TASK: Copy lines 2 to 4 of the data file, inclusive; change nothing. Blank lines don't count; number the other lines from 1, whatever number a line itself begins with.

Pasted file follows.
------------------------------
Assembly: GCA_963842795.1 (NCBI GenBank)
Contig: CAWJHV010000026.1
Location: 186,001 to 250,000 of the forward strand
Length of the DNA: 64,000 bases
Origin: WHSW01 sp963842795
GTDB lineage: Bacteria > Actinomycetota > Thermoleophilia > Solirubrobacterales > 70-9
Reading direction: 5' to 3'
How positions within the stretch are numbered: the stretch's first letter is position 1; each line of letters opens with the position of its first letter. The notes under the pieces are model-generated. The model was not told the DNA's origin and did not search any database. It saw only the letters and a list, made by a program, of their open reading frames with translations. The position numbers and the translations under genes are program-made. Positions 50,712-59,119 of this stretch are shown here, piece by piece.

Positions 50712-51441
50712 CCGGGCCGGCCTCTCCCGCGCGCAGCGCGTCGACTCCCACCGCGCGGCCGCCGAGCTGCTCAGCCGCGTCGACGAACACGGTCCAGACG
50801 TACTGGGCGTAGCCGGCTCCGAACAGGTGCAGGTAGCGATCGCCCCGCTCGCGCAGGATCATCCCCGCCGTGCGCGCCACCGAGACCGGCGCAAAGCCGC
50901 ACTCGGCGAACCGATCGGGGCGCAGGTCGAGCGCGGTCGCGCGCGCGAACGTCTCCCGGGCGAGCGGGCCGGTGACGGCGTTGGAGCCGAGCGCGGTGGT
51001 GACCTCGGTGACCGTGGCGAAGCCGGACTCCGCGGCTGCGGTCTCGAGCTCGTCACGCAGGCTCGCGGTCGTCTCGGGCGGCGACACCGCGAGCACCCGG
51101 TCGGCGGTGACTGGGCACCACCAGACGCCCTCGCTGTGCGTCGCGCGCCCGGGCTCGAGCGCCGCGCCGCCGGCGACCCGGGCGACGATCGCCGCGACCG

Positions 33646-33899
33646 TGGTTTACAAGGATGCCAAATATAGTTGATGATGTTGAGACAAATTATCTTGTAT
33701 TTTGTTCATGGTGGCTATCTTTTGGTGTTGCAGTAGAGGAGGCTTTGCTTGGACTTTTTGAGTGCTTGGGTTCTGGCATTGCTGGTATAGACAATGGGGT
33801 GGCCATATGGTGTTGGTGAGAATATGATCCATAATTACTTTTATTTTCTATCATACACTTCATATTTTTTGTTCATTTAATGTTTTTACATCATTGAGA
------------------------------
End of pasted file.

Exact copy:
Contig: CAWJHV010000026.1
Location: 186,001 to 250,000 of the forward strand
Length of the DNA: 64,000 bases